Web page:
image

General Schematic of the proposed model.

In the authors’ research, one of the most relevant studies is fruit detection and counting, which employs various tools including black and white (B/W) cameras, color cameras, thermal cameras, and spectral cameras. However, the nature of the data dictates that color becomes a crucial feature, rendering B/W cameras unsuitable for the task. Similarly, the spectral camera’s time delay makes it impractical for this application. Despite its sensitivity to size, the thermal camera is not suitable for analyzing the data due to its inability to detect split pistachios. Consequently, the color camera emerges as the most suitable tool for the job. Additionally, color cameras offer the advantage of widespread availability, particularly in mobile phones, which can facilitate remote monitoring and control. While alternative methods such as sensors exist for counting, they are not suitable for this specific task due to the challenge of accurately counting split and non-split pistachios.

In Iran, pistachios are commonly referred to as Pesteh hence why the authors named their dataset Pesteh-Set. This dataset comprises two main components. The first part consists of 423 images, each meticulously labeled with ground truth data. The pistachios in these images are categorized into two classes: open and close with bounding boxes provided for each class. The number of pistachios per image varies from 1 to 27, totaling 3927 pistachios across all images. The second part of the dataset comprises six videos, totaling 9486 frames, which were utilized for the counting phase. These videos feature 561 pistachios in motion and over 350,000 individual pistachios collectively across all frames. Recorded using a cell phone camera with a resolution of 1920 × 1080 pixels, the dataset’s videos are captured at varying frame rates. Five of the videos are recorded at a frame rate of 60 frames per second (fps), while the remaining video is recorded at 30 fps. The cell phone camera was positioned on a wall above the transportation line for the pistachios. This line was designed to allow the pistachios to roll, a crucial feature as it enables open-mouth pistachios to reveal their open side as they roll, which may not be visible otherwise.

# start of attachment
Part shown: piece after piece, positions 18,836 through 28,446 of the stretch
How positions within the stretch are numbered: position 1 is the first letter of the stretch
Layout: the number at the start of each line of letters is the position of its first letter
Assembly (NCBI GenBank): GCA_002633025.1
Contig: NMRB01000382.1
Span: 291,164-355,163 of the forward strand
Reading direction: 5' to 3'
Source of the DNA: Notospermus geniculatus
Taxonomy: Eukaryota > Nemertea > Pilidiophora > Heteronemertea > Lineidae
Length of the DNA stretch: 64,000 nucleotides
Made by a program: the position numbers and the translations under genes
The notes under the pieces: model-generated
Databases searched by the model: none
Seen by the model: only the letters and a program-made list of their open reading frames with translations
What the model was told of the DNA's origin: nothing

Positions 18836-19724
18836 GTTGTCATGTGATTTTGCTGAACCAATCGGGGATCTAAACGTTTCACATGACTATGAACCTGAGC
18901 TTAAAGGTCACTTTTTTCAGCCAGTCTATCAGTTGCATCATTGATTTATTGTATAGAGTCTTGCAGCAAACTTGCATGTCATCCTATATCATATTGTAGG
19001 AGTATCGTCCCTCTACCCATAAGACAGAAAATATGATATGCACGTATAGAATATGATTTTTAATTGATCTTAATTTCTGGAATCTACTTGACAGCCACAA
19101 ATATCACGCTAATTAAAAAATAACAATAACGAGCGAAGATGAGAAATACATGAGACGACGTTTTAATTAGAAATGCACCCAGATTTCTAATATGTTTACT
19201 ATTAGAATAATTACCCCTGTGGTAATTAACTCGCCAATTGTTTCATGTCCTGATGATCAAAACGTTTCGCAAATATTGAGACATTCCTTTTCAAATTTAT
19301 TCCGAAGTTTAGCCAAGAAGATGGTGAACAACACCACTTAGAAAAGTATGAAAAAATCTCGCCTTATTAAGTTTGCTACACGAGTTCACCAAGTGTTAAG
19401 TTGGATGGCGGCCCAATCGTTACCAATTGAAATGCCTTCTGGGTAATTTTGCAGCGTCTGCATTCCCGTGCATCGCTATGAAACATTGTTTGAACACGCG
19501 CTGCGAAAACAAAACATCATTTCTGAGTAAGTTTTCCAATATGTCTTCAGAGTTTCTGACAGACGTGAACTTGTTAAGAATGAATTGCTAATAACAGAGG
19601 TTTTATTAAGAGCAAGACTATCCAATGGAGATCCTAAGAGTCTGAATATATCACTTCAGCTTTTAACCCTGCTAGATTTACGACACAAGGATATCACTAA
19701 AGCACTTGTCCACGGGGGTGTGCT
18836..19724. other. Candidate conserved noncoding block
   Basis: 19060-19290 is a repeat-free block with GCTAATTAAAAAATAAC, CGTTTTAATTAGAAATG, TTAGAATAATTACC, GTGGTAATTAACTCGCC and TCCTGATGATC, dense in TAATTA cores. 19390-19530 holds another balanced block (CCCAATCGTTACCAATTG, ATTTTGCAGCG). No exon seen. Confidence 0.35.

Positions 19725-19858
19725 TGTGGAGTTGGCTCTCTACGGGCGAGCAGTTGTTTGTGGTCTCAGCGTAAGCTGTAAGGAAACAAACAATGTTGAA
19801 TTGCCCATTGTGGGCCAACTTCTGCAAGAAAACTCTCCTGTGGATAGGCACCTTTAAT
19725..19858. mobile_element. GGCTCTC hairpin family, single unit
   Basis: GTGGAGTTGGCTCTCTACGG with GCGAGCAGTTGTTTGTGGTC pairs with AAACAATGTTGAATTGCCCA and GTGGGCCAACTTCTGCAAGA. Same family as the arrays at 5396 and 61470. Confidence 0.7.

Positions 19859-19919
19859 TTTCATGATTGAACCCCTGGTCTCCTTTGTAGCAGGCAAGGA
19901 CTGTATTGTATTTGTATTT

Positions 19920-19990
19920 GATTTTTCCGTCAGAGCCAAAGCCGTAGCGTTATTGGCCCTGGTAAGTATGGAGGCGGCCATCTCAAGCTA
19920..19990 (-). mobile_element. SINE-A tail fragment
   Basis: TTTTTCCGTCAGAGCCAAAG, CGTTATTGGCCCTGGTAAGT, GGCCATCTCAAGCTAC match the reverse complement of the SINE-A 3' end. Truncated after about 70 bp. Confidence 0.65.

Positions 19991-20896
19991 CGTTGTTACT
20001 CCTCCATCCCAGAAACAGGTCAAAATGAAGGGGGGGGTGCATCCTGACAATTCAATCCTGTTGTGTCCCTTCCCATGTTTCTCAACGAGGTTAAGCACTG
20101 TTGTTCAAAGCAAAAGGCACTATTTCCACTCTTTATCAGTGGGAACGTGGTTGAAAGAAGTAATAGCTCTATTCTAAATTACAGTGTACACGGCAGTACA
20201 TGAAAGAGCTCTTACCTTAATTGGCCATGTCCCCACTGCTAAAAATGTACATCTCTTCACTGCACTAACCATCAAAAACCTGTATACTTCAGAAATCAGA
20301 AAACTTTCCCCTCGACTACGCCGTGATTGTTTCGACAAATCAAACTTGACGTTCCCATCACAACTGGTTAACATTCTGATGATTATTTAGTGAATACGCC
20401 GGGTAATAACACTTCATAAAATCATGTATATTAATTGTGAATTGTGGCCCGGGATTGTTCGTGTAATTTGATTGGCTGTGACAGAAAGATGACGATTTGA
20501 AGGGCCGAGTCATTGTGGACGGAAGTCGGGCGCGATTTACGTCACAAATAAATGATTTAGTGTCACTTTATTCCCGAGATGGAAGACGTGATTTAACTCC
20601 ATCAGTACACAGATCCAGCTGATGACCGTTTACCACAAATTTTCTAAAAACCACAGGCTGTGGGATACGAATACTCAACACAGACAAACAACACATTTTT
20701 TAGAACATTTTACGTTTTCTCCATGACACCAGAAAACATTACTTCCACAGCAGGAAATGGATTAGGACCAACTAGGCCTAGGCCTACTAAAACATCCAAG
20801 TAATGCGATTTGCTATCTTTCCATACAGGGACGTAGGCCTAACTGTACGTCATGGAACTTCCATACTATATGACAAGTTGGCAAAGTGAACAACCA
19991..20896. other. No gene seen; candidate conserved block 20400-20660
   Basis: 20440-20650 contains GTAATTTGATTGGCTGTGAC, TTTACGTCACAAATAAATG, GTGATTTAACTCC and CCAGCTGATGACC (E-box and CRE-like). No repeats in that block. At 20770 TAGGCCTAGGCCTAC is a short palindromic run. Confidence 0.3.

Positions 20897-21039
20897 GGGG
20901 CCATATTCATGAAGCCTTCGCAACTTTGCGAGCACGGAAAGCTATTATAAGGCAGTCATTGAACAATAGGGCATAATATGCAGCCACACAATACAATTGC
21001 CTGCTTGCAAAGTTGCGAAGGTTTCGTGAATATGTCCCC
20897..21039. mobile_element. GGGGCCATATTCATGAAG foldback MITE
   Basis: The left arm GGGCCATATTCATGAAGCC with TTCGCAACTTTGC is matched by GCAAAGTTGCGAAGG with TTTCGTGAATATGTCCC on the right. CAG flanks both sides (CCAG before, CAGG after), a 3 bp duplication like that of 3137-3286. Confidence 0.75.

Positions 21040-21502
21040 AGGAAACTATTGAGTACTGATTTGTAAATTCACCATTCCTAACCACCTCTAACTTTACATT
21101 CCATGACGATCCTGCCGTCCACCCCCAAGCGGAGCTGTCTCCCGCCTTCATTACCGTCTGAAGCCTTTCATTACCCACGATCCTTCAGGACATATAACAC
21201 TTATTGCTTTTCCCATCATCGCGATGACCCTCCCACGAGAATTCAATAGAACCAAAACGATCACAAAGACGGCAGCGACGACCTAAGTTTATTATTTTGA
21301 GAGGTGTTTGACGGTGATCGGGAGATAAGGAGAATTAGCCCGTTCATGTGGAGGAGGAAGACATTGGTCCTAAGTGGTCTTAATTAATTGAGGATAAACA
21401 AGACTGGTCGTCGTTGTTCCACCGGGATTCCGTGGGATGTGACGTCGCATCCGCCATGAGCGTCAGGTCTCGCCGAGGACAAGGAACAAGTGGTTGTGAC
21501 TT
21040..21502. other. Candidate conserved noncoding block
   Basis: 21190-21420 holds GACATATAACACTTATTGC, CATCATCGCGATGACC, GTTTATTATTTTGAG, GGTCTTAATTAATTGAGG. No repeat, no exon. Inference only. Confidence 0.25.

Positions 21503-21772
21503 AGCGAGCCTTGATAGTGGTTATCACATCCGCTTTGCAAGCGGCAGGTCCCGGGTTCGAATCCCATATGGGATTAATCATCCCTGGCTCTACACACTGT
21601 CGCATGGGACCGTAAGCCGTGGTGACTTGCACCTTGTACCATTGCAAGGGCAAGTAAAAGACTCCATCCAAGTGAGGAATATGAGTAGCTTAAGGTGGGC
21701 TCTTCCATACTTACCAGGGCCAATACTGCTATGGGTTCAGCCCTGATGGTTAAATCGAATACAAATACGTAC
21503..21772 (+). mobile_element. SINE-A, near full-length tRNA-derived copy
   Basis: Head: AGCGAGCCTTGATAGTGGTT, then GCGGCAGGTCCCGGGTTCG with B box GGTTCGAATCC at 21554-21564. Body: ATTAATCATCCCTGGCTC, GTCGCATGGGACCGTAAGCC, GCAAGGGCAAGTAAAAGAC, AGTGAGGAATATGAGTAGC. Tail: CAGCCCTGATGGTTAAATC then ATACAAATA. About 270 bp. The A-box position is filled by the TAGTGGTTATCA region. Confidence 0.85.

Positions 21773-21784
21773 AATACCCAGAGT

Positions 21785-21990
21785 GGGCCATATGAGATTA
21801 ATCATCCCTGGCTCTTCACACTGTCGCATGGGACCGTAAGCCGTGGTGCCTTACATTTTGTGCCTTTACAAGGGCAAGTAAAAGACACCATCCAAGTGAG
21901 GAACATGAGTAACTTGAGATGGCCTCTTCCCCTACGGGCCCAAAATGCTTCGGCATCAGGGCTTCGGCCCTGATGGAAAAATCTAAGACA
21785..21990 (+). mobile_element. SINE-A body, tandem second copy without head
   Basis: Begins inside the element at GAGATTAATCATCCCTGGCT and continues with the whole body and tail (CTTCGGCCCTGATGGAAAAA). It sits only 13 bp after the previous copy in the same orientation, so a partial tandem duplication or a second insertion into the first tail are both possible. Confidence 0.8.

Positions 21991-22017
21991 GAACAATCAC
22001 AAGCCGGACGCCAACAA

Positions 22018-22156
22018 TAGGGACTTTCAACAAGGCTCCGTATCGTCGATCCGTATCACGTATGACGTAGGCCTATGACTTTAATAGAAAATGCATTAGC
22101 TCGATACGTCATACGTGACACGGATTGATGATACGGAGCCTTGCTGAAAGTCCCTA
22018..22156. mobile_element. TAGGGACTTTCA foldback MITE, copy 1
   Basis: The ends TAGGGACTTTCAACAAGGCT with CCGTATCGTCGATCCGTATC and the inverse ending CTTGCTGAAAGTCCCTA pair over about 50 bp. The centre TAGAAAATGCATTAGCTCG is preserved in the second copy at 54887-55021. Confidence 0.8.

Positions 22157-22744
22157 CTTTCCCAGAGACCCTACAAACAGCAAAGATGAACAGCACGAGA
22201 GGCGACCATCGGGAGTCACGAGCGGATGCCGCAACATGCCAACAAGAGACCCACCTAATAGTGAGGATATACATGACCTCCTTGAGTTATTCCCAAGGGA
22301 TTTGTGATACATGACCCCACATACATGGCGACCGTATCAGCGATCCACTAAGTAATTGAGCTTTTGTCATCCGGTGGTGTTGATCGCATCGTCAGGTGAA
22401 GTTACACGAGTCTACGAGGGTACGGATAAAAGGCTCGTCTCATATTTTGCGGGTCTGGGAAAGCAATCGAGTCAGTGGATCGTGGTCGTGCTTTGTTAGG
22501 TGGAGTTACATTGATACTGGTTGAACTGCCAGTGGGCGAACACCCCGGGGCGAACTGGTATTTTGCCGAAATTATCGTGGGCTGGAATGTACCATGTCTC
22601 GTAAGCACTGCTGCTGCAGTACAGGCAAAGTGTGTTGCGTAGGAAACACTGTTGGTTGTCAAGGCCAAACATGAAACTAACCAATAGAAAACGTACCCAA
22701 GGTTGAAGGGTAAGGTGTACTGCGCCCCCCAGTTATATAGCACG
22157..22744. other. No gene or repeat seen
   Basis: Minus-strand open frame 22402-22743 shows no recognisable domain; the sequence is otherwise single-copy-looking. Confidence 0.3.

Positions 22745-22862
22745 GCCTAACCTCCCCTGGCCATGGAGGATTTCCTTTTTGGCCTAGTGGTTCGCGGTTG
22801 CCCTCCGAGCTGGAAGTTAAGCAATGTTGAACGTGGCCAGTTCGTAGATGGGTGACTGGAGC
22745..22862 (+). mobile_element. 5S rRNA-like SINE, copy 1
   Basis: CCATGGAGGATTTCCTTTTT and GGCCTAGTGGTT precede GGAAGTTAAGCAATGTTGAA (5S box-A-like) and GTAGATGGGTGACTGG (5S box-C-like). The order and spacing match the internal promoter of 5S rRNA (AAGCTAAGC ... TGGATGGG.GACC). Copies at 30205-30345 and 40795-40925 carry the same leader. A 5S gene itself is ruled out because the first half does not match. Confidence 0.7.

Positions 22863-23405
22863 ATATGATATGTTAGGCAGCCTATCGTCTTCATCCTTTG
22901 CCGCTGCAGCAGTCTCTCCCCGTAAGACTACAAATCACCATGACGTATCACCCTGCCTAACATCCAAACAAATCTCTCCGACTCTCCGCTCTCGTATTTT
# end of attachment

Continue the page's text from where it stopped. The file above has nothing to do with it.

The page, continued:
image

The General View of how Pesteh-Set was recoreded and the proposed system for counting the pistachios.

The authors utilized a self-developed program, leveraging the OpenCV library in Python, to label selected frames from the videos. In this labeling process, the pistachios were categorized into two classes: open-mouth and closed-mouth pistachios. Furthermore, the authors generously shared the self-developed labeling program along with all associated data, facilitating its use by other researchers to expand the Pistachio Dataset.

image

Some of the images in the Pesteh Set.

Number of Open-mouth Pistachios Number of Closed-mouth Pistachios Number of All the Pistachios
Video 1 50 20 70
Video 2 60 20 80
Video 3 70 20 90
Video 4 90 20 110
Video 5 100 20 120
Video 6 39 52 91
All Videos 409 152 561
All Images 1993 1934 3927

This table shows the distribution of Pistachios in the Pesteh Set.

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Dataset LinkHomepageDataset LinkResearch PaperDataset LinkKaggle

Summary #

Pesteh Dataset is a dataset for object detection and counting tasks. It is used in the agricultural industry.

The dataset consists of 423 images with 3929 labeled objects belonging to 1 single class (pistachio).

Images in the Pesteh dataset have bounding box annotations. All images are labeled (i.e. with annotations). There are no pre-defined train/val/test splits in the dataset. Alternatively, the dataset could be split into 2 pistachios categories: open (1995 objects) and close (1934 objects). The dataset was released in 2021 by the University of Science and Technology, Iran and Sharif University of Technology, Iran.

Dataset Poster

Explore #

Pesteh dataset has 423 images. Click on one of the examples below or open "Explore" tool anytime you need to view dataset images with annotations. This tool has extended visualization capabilities like zoom, translation, objects table, custom filters and more. Hover the mouse over the images to hide or show annotations.

OpenSample annotation mask from PestehSample image from Pesteh
OpenSample annotation mask from PestehSample image from Pesteh
OpenSample annotation mask from PestehSample image from Pesteh
OpenSample annotation mask from PestehSample image from Pesteh
OpenSample annotation mask from PestehSample image from Pesteh
OpenSample annotation mask from PestehSample image from Pesteh
OpenSample annotation mask from PestehSample image from Pesteh
OpenSample annotation mask from PestehSample image from Pesteh
OpenSample annotation mask from PestehSample image from Pesteh
OpenSample annotation mask from PestehSample image from Pesteh
OpenSample annotation mask from PestehSample image from Pesteh
OpenSample annotation mask from PestehSample image from Pesteh
OpenSample annotation mask from PestehSample image from Pesteh
OpenSample annotation mask from PestehSample image from Pesteh
OpenSample annotation mask from PestehSample image from Pesteh
OpenSample annotation mask from PestehSample image from Pesteh
OpenSample annotation mask from PestehSample image from Pesteh